Managing Styrene in the Workplace

Styrene is an essential component of unsaturated-polyester resins used in some fibre-reinforced polymer composites (FRPs). It both solubilises the resin and aids the cross-linking in the cure phase.

When using unsaturated-polyester resins, workers are potentially exposed to evaporating styrene monomer. The chemical has a strong distinctive smell even at very low exposure levels.

Best practice advice is to control exposure to styrene to a level below the workplace exposure limit (WEL).

The current UK WEL is 100ppm averaged over an 8-hour day. There is a voluntary industry code of practise to work below 50ppm. It should be noted that the WEL in most other EU States is considerably lower.

To find out more about working with styrene and tips on how to reduce your exposure download our short guide Managing Styrene in the Workplace


Changes to the Classification Legislation for Styrene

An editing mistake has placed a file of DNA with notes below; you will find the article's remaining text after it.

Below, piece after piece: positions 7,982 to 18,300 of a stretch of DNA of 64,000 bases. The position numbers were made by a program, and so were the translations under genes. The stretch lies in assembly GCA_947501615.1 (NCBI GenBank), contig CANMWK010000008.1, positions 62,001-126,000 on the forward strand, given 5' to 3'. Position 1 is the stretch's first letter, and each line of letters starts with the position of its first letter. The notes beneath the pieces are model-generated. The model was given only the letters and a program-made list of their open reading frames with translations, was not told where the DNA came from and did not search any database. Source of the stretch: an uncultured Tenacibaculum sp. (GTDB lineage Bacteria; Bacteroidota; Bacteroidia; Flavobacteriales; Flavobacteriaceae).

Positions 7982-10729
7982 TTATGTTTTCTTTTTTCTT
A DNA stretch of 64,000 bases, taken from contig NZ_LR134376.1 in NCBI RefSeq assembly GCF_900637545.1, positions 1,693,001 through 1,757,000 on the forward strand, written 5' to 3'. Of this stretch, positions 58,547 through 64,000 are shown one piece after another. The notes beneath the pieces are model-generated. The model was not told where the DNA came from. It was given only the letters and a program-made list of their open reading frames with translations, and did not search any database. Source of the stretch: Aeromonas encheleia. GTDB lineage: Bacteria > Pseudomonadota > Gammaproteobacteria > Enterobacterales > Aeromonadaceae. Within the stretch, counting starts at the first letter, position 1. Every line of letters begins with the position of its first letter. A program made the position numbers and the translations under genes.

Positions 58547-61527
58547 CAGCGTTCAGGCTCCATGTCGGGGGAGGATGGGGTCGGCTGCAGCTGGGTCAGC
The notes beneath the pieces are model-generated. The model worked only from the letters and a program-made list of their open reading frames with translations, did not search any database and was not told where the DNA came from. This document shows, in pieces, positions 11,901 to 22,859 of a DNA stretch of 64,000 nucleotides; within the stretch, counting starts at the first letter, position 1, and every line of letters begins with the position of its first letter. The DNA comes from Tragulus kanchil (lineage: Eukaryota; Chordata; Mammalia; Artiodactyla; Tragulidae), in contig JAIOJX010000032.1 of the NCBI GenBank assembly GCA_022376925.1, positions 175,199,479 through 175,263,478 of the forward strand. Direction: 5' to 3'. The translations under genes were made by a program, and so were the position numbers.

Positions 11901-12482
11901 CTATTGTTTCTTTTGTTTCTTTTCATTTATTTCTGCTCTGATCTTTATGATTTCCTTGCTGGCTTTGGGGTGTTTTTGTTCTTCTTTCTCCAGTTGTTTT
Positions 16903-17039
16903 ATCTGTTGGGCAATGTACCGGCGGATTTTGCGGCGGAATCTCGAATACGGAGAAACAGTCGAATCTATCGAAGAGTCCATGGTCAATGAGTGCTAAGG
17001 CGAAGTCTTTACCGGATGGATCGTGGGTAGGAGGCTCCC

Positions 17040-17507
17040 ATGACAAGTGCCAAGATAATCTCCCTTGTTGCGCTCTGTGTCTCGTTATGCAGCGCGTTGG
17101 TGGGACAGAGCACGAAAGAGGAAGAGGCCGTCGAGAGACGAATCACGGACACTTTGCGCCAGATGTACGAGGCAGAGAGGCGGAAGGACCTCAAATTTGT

Managing Styrene in the Workplace

Unsaturated polyester resins and the EU VOC Directive

CEFIC Factsheet – Unsaturated Polyester Resins and You

Consumer Sales of Styrenated Products

The situation regarding consumer sales of styrene remains unclear. The majority of styrene producers have withdrawn their support for the consumer sales of products containing free styrene and most resin producers have modified their MSDS in line with this. However, there is no clear guidance that legislates this and this effectively transfers any future risk to the seller. As soon as Composites UK has definitive information on this subject then we will inform members immediately.

Styrene-alternative products are available but at the moment are more expensive. Vinyl Toluene (VT) is an alternative that performs in a similar way to styrene and is the closest in price (typical VT resins are about 25% more expensive as cost to manufacture is higher) so use of this will likely grow. Vinyl Toluene will be accredited for consumer use.